An Amicable Divorce Is Possible, Agrees Fairfax Divorce Attorney
Fairfax, VA (Law Firm Newswire) October 5, 2012 – Though divorces happen, a contentious divorce doesn’t have to be standard operating procedure.
Author Alan Dunn recently argued in Huffington Post’s “A Diplomatic Divorce Is the Only Way to Go,” that though divorce is fraught with emotion, regardless of the reason for the split, it is possible to have an amicable divorce.
Dunn defines an “amicable divorce” as one where the parties agree to the terms of spousal support, custody arrangements, child support, and the division of estate and other assets without first going before a judge. An amicable divorce is uncontested, which means that the two parties agree that the marriage is finished. And, both parties work to stay as diplomatic as is reasonable.
“Working together amicably means that, when stepping in front of a judge, a couple will typically have more say about the terms of the divorce,” agrees Fairfax divorce lawyer Lisa McDevitt, “Rather than relying on the court’s discretion.”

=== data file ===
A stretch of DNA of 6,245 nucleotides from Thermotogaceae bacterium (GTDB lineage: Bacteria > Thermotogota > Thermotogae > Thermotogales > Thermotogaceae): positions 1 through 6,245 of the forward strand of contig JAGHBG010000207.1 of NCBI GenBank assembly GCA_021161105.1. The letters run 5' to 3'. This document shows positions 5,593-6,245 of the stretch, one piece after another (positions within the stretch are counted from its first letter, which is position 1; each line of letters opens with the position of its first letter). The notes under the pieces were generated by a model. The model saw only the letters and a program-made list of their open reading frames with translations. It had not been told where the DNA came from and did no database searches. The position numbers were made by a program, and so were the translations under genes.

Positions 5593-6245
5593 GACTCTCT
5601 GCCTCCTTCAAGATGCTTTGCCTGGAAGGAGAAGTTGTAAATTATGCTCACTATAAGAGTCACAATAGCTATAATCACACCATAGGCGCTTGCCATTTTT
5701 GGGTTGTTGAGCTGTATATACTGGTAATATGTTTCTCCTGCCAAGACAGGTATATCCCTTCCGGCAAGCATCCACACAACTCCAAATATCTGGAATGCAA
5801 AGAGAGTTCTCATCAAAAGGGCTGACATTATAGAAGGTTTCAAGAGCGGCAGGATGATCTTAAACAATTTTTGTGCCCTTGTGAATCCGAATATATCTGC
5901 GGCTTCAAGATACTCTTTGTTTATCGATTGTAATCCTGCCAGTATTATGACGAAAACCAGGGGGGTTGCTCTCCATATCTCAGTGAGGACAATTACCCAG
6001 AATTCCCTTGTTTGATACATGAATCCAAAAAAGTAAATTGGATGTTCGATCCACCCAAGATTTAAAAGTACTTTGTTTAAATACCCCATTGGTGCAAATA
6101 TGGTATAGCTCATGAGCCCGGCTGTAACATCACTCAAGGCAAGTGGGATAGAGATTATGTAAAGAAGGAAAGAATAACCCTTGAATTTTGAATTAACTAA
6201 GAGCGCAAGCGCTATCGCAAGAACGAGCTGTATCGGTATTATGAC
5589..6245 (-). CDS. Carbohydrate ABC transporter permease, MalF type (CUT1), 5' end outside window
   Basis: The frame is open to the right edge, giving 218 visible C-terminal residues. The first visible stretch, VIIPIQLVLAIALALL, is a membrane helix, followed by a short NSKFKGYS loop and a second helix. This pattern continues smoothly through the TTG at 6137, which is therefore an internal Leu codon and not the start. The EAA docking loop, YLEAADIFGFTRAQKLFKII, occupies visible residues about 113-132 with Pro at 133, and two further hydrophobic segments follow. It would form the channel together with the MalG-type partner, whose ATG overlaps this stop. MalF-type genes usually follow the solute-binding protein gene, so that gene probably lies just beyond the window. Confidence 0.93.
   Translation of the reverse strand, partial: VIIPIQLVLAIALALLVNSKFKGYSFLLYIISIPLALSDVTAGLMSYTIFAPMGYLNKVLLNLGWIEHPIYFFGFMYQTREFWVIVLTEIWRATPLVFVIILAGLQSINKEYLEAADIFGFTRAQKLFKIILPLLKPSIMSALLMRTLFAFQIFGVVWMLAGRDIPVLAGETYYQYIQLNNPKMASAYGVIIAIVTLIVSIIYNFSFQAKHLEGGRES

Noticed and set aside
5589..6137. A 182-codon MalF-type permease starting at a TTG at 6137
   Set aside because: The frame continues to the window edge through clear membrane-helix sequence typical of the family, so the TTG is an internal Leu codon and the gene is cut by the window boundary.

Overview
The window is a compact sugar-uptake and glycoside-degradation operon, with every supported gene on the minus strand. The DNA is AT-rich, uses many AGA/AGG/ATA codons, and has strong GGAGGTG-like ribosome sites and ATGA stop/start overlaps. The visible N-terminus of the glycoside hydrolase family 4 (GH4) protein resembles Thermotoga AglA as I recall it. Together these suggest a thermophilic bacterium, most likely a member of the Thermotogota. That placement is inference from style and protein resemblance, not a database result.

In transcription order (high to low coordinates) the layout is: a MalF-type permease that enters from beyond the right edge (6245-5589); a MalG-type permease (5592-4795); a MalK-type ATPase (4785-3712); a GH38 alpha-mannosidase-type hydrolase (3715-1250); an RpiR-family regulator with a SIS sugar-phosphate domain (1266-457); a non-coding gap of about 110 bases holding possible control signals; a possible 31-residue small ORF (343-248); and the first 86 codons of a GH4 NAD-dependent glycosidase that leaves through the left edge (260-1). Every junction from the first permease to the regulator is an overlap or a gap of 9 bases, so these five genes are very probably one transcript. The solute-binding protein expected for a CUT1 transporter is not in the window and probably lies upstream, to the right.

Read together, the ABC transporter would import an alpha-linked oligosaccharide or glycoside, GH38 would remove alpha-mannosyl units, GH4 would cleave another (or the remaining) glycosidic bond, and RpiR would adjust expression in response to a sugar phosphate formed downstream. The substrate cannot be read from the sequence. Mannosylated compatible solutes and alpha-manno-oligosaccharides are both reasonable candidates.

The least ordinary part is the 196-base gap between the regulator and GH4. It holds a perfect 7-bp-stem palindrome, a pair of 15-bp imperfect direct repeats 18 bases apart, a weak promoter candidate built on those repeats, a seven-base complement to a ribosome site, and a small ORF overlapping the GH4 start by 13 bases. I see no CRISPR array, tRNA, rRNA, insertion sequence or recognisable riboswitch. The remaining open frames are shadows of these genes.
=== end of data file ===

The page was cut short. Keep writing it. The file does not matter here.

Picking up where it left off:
An amicable divorce is easier on children, says Dunn, allowing them the least amount of stress possible, considering the circumstances. It also allows both parties a greater sense of control when it comes to divvying up property and arranging child custody issues.
The key to an amicable divorce, says Dunn, is to choose an experienced family law attorney, one who can help to guide the process along. Dunn says that it is important to be clear with the attorney that the goal is to end the marriage in an amicable and easy manner, and that diplomacy should be used when possible. It is important, he adds, that each party retains separate legal counsel, even if in agreement on most issues.
In some cases, an amicable divorce can mean little more than filing out paperwork, exchanging necessary documents and working with attorneys to hammer out any outstanding issues. By running all communication through attorneys, the negotiations can take place outside of the courtroom and can allow each party to feel their interests are adequately represented.
However, Dunn cautions, many people see divorce as part of the relationship, when in fact, a divorce is the process of separating joint finances and property. When couples can approach divorce in a rational fashion, as if dissolving a business relationship, a solution that leaves both parties feeling they equally benefited is possible.
Lisa Lane McDevitt
2155 Bonaventure Drive
Vienna, VA 22181
Toll Free: 866-602-7850
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